My daughter is young and will learn that inviting a white person to learn about black culture and roots alongside her is like telling the sun to continue to shine strong at high-noon while you refuse to drink water. You will get dehydrated, and all your energy will drain out of you. The water replenishes you. White people can’t do that. They can’t replenish you. Only your kind can do that.

Empowerment is a tricky thing. I am not talking about a friend helping a friend up after they tripped and fell. I’m talking about a friend taking the fall for you so that you don’t have to.

  • Empowerment is being ok with being wrong. 
  • Empowerment is exchanging your glass fragility for a wicker basket. Both are still fragile, but it is a different kind.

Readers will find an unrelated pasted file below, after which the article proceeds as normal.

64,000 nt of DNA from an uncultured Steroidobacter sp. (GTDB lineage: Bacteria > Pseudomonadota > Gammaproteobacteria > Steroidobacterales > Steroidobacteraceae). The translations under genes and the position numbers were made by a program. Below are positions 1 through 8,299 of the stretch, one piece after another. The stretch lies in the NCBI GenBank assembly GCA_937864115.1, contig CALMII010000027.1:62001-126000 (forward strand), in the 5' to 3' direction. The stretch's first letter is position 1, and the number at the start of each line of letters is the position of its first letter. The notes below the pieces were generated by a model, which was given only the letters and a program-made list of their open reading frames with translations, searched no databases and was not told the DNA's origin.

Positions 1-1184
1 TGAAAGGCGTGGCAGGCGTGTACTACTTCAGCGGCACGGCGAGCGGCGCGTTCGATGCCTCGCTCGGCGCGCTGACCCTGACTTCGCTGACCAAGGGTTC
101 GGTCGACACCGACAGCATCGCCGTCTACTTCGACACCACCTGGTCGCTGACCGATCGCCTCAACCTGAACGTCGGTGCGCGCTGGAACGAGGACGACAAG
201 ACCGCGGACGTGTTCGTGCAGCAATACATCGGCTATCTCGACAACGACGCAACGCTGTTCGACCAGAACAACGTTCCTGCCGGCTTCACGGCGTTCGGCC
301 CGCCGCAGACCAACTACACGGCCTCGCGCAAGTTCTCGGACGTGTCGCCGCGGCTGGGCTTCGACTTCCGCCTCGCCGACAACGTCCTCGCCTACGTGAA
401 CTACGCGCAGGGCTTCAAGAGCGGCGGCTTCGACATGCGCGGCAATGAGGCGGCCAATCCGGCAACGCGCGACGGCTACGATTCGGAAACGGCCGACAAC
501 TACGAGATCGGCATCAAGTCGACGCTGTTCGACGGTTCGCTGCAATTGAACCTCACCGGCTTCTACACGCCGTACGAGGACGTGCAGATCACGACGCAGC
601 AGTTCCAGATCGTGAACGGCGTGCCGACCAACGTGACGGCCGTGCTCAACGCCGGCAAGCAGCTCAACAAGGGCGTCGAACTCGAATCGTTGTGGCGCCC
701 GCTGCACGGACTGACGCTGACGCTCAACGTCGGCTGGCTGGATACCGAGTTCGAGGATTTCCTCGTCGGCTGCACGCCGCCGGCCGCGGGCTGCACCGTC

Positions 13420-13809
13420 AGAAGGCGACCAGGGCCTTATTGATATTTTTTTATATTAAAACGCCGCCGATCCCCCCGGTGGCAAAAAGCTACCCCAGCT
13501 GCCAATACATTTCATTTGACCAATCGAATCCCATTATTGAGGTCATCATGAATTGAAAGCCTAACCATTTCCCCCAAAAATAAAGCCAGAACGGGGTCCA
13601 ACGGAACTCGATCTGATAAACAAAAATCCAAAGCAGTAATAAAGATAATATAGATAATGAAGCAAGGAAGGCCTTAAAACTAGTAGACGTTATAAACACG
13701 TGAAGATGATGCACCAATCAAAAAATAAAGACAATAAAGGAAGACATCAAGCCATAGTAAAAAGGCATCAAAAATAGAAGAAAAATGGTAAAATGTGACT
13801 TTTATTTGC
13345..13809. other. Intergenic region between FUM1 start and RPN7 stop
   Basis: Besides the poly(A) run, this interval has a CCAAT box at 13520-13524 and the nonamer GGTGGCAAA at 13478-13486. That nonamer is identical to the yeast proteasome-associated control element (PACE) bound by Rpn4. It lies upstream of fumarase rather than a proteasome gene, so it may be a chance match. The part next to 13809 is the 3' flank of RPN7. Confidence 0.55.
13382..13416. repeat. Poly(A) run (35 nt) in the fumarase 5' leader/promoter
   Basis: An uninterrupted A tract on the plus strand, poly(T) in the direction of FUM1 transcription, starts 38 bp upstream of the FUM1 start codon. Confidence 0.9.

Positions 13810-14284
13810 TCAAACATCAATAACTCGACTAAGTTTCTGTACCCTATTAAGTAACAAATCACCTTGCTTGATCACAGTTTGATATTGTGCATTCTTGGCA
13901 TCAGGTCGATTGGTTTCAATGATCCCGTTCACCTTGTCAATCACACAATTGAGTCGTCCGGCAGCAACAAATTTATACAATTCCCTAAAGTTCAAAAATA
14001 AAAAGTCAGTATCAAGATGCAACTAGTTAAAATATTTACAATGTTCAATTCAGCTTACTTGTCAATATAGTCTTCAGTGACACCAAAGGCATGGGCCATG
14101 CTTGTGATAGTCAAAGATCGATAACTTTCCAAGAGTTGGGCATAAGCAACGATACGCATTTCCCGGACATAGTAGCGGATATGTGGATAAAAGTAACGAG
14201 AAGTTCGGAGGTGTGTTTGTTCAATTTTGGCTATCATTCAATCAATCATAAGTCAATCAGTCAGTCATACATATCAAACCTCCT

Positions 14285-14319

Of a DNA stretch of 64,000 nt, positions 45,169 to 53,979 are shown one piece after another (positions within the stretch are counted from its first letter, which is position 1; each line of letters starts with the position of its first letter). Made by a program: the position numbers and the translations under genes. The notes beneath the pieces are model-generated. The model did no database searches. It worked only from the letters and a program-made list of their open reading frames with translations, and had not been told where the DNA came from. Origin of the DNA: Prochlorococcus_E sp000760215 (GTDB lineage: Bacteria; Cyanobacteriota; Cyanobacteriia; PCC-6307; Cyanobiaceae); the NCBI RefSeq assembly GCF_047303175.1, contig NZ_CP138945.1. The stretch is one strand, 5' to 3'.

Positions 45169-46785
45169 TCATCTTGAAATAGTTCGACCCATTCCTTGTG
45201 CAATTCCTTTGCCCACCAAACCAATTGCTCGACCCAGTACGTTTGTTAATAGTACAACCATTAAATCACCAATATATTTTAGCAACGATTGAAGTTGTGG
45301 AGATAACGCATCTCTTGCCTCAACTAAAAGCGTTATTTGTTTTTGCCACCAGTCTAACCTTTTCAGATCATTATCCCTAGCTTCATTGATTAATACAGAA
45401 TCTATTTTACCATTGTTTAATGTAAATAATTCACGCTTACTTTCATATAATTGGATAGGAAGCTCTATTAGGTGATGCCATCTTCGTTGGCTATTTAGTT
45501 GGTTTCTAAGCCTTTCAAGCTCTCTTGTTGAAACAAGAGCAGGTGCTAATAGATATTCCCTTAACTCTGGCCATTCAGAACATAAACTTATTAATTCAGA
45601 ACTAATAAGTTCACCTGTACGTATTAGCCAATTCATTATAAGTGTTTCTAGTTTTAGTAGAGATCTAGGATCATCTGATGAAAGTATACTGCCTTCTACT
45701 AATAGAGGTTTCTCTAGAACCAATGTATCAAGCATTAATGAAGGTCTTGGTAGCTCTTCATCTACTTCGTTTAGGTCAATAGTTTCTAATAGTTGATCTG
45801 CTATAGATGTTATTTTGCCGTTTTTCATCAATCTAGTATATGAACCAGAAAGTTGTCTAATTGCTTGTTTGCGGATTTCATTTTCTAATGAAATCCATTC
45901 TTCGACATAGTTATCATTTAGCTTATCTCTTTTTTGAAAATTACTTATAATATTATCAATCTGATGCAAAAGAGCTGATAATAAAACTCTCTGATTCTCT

• Empowerment is confronting racism head on and asking how you are complicit regardless of whether you were there or not. 
  • Empowerment is continuing to ask the hard questions when you feel that you are all out of questions. 

Empowerment is NOT teaching people about Jesus while they are starving.

Empowerment is NOT sending shoes to a poor country while shoe businesses are going OUT of business.

Empowerment is NOT adopting a black child and raising them in isolation.

Empowerment is NOT walking into spaces that do not belong to you.

Here’s the thing, people of color often don’t tell white people how they really feel about a situation. Black churches rarely share that their place of worship is for them, not for you.

People of color are not as honest as they would like to be because for some reason, we care about how you feel, we give you the benefit of the doubt, and…we are FUCKING TIRED of having to be your teacher.

If I were to tell you how many times I’ve heard “how am I supposed to learn unless you tell me“, this blog would be several hundred days long. I hear it several times a week. And it is exhausting.